A Grinch determined to steal Christmas has managed to do just that with the cancellation of a Langley holiday tradition that has delighted thousands since 1991.
“The Grinch truly stole Christmas in Williams Park,” said Barb Sharp, president of the Christmas in Williams Park Society.
For the first time in more than two decades, Williams Park will not be decked out in thousands of twinkling lights and fun Christmas displays for all to enjoy, because thieves have made off with more than $10,000 worth of decorations.
This is the second year in a row the event has suffered a loss to thieves, and there is not enough time to come up with the money and manpower required to stage the event this year, said Sharp.
The theft was discovered at the end of October, after the society had started meeting and planning for the 2014 event.
“How do you bounce back from that?” said Sharp. “Our volunteers are thinking ‘Again? We got hit again?’ It really is a disappointment.”
Each year, Williams Park has been adorned with thousands of lights, inflatables, cut outs, and other decorations that transform it into a winter wonderland.
For 22 years, guests were invited to drive through the park over a two-week time period with the event has culminated with two nights of entertainment, horse and carriage rides, refreshments, and a visit from Santa.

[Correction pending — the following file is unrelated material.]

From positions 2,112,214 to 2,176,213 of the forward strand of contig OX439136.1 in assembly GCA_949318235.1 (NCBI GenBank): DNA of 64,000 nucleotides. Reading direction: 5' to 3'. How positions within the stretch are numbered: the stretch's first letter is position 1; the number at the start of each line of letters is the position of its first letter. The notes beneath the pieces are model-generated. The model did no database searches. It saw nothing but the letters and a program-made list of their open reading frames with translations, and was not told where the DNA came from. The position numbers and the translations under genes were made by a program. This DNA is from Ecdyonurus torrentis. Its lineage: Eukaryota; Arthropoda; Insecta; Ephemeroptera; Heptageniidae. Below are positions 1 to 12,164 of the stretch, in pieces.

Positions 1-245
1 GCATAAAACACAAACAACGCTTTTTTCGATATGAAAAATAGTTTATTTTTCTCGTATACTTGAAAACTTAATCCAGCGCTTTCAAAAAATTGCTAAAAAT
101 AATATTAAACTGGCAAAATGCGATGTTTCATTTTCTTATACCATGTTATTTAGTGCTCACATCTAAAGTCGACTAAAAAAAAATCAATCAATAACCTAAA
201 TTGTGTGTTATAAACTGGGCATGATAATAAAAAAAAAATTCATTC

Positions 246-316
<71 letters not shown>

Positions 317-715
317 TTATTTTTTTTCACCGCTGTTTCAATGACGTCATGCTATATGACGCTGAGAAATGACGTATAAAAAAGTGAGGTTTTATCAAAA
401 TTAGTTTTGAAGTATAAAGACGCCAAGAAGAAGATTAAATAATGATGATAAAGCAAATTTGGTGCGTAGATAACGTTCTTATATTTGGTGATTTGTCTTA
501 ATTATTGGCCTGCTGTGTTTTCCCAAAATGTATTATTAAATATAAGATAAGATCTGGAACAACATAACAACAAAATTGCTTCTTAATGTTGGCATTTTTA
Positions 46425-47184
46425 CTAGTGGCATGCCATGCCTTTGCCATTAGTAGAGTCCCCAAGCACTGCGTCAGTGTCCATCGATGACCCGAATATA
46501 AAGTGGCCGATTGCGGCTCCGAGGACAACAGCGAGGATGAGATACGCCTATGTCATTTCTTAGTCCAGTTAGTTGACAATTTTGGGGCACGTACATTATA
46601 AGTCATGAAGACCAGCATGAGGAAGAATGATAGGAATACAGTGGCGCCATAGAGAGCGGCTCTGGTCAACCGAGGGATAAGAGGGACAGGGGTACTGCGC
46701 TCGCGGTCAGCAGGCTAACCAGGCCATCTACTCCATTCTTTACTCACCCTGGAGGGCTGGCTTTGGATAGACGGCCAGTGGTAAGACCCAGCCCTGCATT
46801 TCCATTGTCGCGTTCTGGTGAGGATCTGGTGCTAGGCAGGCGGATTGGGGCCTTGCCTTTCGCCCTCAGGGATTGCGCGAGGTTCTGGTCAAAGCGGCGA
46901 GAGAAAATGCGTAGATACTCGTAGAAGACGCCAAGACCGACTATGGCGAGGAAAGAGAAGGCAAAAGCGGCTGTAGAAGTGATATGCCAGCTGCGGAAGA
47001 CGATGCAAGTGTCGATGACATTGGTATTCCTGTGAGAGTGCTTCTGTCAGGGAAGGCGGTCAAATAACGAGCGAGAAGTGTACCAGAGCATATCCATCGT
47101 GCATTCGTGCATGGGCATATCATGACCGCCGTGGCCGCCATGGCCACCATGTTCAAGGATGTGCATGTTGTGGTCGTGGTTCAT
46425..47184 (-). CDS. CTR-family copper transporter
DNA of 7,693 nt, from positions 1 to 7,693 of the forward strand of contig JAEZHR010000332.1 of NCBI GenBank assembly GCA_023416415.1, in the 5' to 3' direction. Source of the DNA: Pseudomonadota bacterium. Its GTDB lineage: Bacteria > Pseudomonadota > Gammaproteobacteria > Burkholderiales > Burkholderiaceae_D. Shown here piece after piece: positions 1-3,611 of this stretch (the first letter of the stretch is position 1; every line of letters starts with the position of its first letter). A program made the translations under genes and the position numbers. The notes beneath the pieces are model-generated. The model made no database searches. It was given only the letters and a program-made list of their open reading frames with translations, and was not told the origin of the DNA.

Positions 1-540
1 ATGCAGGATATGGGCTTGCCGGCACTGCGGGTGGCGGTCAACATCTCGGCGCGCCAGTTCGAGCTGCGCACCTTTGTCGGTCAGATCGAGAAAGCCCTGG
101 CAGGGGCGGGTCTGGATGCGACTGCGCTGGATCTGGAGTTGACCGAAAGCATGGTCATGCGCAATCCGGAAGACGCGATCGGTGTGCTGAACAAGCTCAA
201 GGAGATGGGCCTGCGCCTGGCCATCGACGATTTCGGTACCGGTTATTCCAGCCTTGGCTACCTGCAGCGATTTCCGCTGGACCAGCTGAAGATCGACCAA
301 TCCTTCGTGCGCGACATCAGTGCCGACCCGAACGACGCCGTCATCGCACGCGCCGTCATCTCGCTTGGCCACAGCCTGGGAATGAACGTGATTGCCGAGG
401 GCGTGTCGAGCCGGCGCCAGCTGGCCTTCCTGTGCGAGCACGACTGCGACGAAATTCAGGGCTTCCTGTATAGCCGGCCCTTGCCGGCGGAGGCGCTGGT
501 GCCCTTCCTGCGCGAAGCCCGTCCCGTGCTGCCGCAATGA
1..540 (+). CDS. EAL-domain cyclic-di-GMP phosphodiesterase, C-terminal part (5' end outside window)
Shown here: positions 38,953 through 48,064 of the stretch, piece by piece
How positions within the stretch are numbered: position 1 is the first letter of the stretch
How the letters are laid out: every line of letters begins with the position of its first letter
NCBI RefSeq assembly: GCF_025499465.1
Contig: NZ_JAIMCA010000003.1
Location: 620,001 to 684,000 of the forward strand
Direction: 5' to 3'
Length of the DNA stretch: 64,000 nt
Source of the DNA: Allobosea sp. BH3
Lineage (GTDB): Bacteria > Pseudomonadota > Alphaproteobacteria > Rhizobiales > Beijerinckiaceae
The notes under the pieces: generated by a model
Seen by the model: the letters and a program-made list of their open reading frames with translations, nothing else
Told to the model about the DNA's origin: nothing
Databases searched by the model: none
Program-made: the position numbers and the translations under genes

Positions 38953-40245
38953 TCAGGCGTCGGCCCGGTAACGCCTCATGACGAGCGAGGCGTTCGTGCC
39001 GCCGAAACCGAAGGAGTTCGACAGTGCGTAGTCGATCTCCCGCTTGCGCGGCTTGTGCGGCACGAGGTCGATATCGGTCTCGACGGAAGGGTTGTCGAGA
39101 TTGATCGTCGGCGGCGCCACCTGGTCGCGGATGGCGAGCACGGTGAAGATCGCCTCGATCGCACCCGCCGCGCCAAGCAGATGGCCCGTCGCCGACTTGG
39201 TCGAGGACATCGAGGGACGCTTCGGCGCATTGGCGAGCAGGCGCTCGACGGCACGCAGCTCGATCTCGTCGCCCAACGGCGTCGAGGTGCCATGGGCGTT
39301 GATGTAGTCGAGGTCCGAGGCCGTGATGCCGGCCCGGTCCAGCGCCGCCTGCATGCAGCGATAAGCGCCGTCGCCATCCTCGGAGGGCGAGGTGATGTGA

Money to hold the annual event comes from donations collected from the public and it is staged through the hard work and efforts of the volunteer-run Society, with support from Township of Langley staff. Numerous community members, service groups, and organizations such as the Elks Club, Trinity Western University, CUPE, and local firefighters all come out to set up and clean up, serve food and drinks, and provide entertainment.
However, over the years, Christmas in Williams Park’s volunteer base has been diminishing and those that have worked so hard to make the event happen are depressed by the rash of thefts and vandalism.
“We lost all the lights we had,” said Sharp. “The volunteers were so deflated. What can we do? The community has been very generous in the past, but we simply can’t raise enough money in that time frame.”
This is not the end of Christmas in Williams Park, however.
Sharp said that, during the hiatus, the society will seek help and contributions from the community to regenerate the event, along with a new place to store its decorations. She has approval from the committee to approach the Greater Langley Chamber of Commerce and the business community, and seek support from student groups, clubs, and community volunteers.
“We are going to turn a negative into a positive and come back with an event that is spectacular,” Sharp said.
Last year, one day after Christmas in Williams Park opened, thieves snuck in and stole numerous inflatables and cut a number of wires to the lights. This was followed by thieves breaking into a storage locker in February, stealing a large number of lights and extension cords.